The beekeeper can be a salesperson and sell the products of the hive or beekeeping equipment. If they are selling products of the hive, they can sell honey, beeswax, propolis, royal jelly, or pollen and products made with those items as part of their ingredients. Another career aspect in beekeeping is pollination. Pollination in the United States normally involves beekeepers from several different states as they travel from coast to coast following the pollination needs. Beekeepers will travel to California to pollinate the almonds, Washington for the apple blossoms and Wisconsin for the cranberry blossoms. In order to get many of the food sources we have, we require the help of these beekeepers throughout the country!

Other areas in beekeeping that beekeepers make a career at are involved in the making and selling of new bees. In states like California and Georgia, beekeepers will spend their springs making new honeybee queens to sell to people across the United States. Along with those queens, beekeepers will also split the bees they have in their hives to make packages. This is where they will put 2-3 pounds of bees into a package along with a queen bee. They will then be shipped all across the United States to their new home. Once the new owner receives them, the honeybees will be transferred from their package into a hive.

Other careers in beekeeping are research and education. Several places across the United States are actively hiring people to research new ways to improve the health of honeybees. Research is crucial in helping to find new ways to help honeybees. Education to the public is another area that actively employs beekeepers. While beekeepers believe our industry is the sweetest in the world, not everyone knows how important our industry is, or ways the public can help improve the health of honeybees.

When it comes down to it, a beekeeper is very sweet and loves their honeybees. While beekeepers do keep honeybees, they also become masters at several different jobs along they way and began beekeeping for many different reasons. If you are looking to learn more about beekeepers, talk to a  local beekeeper. I'm sure you'll be amazed at the different stories they'll tell you about what it means to be a beekeeper!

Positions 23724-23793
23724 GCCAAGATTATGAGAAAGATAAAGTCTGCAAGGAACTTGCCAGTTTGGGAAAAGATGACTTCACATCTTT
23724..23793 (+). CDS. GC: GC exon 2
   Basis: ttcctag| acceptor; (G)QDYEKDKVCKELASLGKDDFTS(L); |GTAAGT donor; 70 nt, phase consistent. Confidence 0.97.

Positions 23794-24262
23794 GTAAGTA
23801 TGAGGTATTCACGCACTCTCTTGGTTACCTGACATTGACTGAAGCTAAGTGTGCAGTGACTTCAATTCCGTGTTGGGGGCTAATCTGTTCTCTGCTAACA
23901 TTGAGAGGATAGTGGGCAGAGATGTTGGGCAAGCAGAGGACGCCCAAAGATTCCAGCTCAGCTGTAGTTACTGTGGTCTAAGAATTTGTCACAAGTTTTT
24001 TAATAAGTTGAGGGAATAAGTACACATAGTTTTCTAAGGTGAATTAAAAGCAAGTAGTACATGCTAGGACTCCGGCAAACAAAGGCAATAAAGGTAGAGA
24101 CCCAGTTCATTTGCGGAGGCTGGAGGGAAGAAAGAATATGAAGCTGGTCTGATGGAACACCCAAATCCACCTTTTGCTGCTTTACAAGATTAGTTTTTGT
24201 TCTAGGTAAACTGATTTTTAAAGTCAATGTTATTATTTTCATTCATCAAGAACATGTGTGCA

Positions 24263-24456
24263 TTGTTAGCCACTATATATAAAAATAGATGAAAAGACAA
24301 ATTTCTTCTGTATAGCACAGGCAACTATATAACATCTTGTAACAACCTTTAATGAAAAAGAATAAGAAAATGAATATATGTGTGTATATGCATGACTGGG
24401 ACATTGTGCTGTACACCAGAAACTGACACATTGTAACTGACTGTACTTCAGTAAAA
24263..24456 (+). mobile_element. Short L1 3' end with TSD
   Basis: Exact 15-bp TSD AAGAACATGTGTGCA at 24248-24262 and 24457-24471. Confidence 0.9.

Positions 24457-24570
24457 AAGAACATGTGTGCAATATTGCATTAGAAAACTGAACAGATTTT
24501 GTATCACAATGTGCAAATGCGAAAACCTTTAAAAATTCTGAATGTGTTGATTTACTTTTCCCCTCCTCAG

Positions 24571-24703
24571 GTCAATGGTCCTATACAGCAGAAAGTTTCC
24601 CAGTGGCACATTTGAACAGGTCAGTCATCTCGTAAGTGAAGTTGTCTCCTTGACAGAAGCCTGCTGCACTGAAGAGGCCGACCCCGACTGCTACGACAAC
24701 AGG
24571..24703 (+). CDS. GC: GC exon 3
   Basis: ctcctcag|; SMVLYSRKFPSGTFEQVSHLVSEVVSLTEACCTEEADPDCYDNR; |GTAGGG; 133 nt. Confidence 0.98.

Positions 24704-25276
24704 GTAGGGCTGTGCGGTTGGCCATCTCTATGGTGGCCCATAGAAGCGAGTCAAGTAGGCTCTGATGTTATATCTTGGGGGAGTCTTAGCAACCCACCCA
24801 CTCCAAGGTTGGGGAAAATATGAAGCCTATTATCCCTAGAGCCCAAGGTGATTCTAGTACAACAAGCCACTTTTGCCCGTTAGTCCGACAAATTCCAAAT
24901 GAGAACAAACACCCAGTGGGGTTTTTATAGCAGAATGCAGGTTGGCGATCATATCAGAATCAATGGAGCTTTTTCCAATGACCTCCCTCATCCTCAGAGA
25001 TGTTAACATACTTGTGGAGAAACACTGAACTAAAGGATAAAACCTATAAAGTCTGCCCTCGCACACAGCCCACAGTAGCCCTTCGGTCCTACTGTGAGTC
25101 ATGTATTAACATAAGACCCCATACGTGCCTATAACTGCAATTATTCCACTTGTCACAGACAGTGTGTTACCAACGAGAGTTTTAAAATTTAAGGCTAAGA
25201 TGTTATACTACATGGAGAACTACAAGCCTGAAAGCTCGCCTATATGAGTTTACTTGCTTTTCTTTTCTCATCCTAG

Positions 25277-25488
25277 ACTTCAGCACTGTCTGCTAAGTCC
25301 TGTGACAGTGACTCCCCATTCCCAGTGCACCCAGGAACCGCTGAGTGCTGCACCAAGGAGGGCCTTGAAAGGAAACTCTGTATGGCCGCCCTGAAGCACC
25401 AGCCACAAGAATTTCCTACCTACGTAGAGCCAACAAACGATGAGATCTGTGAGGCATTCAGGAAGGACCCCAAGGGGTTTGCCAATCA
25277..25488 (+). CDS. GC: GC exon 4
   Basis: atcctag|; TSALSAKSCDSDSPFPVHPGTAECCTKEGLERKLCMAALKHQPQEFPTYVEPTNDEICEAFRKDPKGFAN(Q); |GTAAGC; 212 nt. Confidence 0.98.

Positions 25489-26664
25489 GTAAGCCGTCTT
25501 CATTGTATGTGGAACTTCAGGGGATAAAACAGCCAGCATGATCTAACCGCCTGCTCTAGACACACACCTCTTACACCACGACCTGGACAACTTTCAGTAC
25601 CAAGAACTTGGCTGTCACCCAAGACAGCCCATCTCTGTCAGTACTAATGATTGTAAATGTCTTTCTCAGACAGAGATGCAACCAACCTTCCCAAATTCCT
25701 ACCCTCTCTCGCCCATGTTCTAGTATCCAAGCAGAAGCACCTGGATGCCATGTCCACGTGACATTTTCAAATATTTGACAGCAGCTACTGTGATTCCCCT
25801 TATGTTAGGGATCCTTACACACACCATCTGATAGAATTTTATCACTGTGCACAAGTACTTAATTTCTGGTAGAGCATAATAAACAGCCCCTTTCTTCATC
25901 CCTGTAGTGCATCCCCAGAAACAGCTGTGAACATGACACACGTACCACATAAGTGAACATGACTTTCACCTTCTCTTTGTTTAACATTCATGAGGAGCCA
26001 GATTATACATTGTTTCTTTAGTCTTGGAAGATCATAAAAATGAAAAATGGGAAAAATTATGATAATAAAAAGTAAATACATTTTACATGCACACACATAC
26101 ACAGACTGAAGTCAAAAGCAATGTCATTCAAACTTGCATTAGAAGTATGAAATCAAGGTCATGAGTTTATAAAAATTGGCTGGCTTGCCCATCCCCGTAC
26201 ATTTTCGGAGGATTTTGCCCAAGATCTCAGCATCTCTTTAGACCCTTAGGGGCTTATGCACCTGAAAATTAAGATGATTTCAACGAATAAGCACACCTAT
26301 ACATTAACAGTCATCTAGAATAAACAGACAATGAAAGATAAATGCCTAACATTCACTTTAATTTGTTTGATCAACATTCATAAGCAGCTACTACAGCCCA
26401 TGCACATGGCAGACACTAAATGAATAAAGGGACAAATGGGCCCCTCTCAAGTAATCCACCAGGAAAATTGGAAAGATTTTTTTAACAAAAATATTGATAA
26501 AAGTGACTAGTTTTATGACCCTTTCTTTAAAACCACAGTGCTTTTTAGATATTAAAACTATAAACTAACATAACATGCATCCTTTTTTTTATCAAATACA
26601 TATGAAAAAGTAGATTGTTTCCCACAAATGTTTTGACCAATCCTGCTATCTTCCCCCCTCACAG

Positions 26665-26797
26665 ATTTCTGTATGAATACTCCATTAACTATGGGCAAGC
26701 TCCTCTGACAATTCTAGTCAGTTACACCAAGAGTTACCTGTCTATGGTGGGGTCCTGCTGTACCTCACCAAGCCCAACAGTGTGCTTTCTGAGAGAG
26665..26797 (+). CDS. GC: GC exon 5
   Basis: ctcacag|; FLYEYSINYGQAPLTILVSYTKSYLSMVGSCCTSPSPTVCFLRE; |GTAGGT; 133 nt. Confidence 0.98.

Monday, July 1, 2019

Three Tools of a Beekeeper

As beekeepers, we have three very important tools that make working our bees easier: the veil/suit, the smoker and the hive tool. When all the tools are used properly, you can work your bees and can do so without being stung. 


Before doing any job you always want to have the proper safety gear. In beekeeping, you always want to protect your face from being stung. With the veil, your entire head is covered and safe. Some beekeepers choose to have a full suit that covers their entire body so they are covered from head to toe. The veil is attached and only the hands and feet are exposed. This suit can come in a variety of materials such as nylon or cotton and can be a little heavy, but it’s great at protecting beekeepers from bee stings. There are also special gloves made of leather or thicker material that protect a beekeeper's hands. 

Beekeepers use a smoker to calm down the bees when they open the hive. A fire is started in the can using wood chips, leaves or sticks. Then, you pump the bellows to force smoke from the spout. The smoke masks the bees alarm pheromones and could simulate a fire response for them--filling their stomachs with honey to prepare to leave their "burning" home.

The hive tool is a mostly flat scraper made of steel. Beekeepers use the hive tool to separate the hive boxes and honey supers, loosen frames and scrape propolis and beeswax from boxes and frames. Honeybees secure their hive with these sticky substances and it would be very difficult to open the hive without your trusty hive tool.

Saturday, June 1, 2019

Medical World of Honey

Image may contain: textHoney is a food that never spoils and a substance most commonly used for eating. Yet, the wondrous properties of honey don't stop there! Honey can also be used as a medicine. Honey has antibacterial properties which help create an ideal wound healing environment for any scrape or cut you may have. If you do end up getting a cut or a scrape, just apply honey to the wound and wrap it in gauze. The honey will keep the wound moist and sterile to help it heal from the inside out which will reduce scarring!